“Two Cops on the Beat is Nothing Unusual”: Ninth Circuit Reverses Panel Decision, Rules FTC Act’s “Common Carrier” Exemption is Activity-Based

On February 26, 2018, the U.S. Court of Appeals for the Ninth Circuit issued an en banc decision in FTC v. AT&T holding that the Federal Trade Commission (FTC) Act’s “common carrier” exemption is activity-based, reversing the panel’s decision that the exemption is status-based, which would have opened a large enforcement gap for telecommunications companies like AT&T. This is an important decision in terms of FTC jurisdiction: it means that the FTC can and will continue to regulate common carriers to the extent that they provide non-common-carrier services, such as mobile internet services.

Section 5 of the FTC Act gives the commission enforcement authority over unfair and deceptive acts or practices, but exempts “common carriers subject to the Acts to regulate commerce.” Unsurprisingly, the question of whether a company qualifies as a “common carrier” under the exemption is a loaded and complicated one. If an entity falls within the exemption, the FTC cannot bring an enforcement action against it for conduct it considers harmful to consumers. Conversely, companies that fall outside the exemption are subject to FTC regulation, leaving them open to liability for unfair or deceptive conduct, and requiring that they comply with a long list of FTC rules. Continue Reading

FTC Announces Settlement with PayPal for Alleged FTC Act and GLBA Violations by Venmo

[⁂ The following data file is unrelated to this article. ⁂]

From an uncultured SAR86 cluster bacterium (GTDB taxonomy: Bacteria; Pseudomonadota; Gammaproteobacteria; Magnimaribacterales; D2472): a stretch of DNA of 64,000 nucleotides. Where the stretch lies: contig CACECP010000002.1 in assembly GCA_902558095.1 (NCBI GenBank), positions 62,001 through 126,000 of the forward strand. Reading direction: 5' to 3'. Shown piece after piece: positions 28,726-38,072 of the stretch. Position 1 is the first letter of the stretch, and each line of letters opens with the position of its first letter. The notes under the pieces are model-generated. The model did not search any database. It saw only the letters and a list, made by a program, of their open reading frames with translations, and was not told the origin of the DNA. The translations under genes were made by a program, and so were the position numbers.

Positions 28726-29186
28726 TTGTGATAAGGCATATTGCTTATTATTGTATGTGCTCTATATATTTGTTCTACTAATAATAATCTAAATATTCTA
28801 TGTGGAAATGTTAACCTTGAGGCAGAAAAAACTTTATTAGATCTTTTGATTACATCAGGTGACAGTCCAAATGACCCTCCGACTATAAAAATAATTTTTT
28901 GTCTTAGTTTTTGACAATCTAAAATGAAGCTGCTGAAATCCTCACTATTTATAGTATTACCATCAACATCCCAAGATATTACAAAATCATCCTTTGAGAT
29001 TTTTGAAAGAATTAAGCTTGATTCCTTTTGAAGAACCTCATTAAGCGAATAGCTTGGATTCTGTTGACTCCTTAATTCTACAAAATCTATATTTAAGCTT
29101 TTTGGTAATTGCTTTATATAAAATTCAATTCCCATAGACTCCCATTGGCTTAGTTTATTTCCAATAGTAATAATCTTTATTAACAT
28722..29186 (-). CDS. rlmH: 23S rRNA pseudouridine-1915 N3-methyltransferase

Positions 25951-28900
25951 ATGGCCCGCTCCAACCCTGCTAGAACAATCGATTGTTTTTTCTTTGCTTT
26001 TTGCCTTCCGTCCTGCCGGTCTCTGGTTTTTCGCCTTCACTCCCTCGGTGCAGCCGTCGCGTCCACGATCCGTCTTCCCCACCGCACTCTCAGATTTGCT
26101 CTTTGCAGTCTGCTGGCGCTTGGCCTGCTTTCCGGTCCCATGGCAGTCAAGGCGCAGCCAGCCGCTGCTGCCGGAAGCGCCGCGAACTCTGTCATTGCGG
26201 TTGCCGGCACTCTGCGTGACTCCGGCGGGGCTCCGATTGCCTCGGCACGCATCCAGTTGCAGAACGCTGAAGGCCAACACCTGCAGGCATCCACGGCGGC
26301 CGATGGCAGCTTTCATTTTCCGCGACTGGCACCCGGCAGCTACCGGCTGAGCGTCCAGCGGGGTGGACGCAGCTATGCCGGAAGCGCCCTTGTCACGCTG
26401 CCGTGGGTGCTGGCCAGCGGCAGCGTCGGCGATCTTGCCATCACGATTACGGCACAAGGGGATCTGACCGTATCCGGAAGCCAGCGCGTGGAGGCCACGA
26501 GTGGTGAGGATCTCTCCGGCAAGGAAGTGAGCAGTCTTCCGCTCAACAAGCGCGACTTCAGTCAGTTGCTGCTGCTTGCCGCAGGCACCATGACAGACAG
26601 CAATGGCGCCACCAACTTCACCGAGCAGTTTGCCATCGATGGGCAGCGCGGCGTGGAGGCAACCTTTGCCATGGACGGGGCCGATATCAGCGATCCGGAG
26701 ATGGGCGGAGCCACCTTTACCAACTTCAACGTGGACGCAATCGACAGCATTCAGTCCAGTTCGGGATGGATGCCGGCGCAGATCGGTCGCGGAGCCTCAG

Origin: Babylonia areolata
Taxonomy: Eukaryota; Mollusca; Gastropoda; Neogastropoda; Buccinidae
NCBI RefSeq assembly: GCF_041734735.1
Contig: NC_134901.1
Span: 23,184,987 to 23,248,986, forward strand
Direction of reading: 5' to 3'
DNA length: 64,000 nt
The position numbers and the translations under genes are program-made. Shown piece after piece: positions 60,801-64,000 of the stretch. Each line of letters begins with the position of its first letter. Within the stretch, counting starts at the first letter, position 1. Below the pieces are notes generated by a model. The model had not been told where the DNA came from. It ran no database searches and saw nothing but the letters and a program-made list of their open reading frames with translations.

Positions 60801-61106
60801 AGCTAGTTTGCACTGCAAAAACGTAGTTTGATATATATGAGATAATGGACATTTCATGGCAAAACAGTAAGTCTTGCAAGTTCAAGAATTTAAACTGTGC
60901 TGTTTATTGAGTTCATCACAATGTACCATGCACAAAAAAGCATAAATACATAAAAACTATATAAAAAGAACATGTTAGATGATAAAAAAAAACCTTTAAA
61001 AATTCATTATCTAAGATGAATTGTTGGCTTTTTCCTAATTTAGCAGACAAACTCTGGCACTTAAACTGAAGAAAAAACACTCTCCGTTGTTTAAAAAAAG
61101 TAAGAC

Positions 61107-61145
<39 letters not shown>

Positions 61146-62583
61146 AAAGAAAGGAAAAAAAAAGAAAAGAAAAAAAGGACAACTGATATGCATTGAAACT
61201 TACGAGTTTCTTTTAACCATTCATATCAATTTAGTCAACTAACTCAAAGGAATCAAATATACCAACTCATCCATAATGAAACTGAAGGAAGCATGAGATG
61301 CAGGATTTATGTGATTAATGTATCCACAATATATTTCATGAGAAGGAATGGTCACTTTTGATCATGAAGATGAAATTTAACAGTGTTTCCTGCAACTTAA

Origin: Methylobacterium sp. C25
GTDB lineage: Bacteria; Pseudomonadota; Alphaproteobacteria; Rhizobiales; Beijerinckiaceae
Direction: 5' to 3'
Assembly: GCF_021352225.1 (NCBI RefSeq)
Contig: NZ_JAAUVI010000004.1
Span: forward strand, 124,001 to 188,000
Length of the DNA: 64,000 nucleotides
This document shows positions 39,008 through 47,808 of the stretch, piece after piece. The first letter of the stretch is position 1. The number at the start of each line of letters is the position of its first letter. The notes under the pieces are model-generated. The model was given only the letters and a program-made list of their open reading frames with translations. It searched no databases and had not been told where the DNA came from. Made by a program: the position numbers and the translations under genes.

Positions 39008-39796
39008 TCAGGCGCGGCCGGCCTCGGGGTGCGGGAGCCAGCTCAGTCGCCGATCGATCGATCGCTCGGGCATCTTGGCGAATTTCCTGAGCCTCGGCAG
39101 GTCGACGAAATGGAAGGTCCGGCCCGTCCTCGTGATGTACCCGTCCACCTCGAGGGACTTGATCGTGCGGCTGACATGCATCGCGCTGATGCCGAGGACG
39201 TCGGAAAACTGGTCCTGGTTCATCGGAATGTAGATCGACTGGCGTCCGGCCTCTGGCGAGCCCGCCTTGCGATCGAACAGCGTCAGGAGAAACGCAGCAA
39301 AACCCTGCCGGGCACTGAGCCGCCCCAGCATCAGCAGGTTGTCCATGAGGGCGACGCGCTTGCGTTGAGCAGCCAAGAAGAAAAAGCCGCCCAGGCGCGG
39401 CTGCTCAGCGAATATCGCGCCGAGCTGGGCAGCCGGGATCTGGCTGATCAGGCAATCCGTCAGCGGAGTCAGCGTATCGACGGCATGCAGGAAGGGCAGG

On February 27, 2018, the Federal Trade Commission (FTC) announced1 that it had reached an agreement with PayPal to settle allegations that its peer-to-peer payment service, Venmo, engaged in deceptive acts and practices and violated the Gramm-Leach-Bliley Act (GLBA)’s Safeguards Rule2 and Privacy Rule.3 Since 2011, Venmo has offered peer-to-peer payment services through an app that consumers can download, link to their external bank accounts, and use to transfer and receive money to and from other users. In its complaint, the FTC alleged that PayPal, through Venmo, failed to adequately disclose that: (1) it could freeze or remove funds credited to a customer’s account; (2) the Default Audience Setting did not ensure that future transactions were visible only to chosen audiences; and (3) the Individual Audience Setting did not ensure that any single transaction was visible only to the chosen audience. The FTC also alleged that PayPal, through Venmo: (1) misrepresented that it protected consumers’ information with “bank-grade security systems;” (2) failed to protect the security, confidentiality, and integrity of customer information in violation of the GLBA’s Safeguards Rule; and (3) failed to send an adequate initial privacy notice to customers detailing its privacy policies and practices in violation of the GLBA’s Privacy Rule.4 Continue Reading

To Text or Not to Text? That Is the Question

Let’s face it: The residential phone line is on the verge of suffering the same fate as the 8-track tape. Anyone who doesn’t know what an 8-track tape is most assuredly uses a cell phone—and only a cell phone—to communicate. Email takes too long. And younger generations don’t even use the actual phone part of their cell phones.

The reality is that if you want to communicate with a very large segment of the U.S. population, you have to text. This explains why everyone is doing it. Doctors, dentists, veterinary practices, hair salons, airlines, car dealerships—businesses that make appointments—all send text reminders. Schools notify parents of school cancellations by texts. Hotels offer “virtual concierge” services entirely by texts. Retailers offer special discounts via texts. Should your business jump on the text message bandwagon? Maybe. The reward is high, but so is the risk.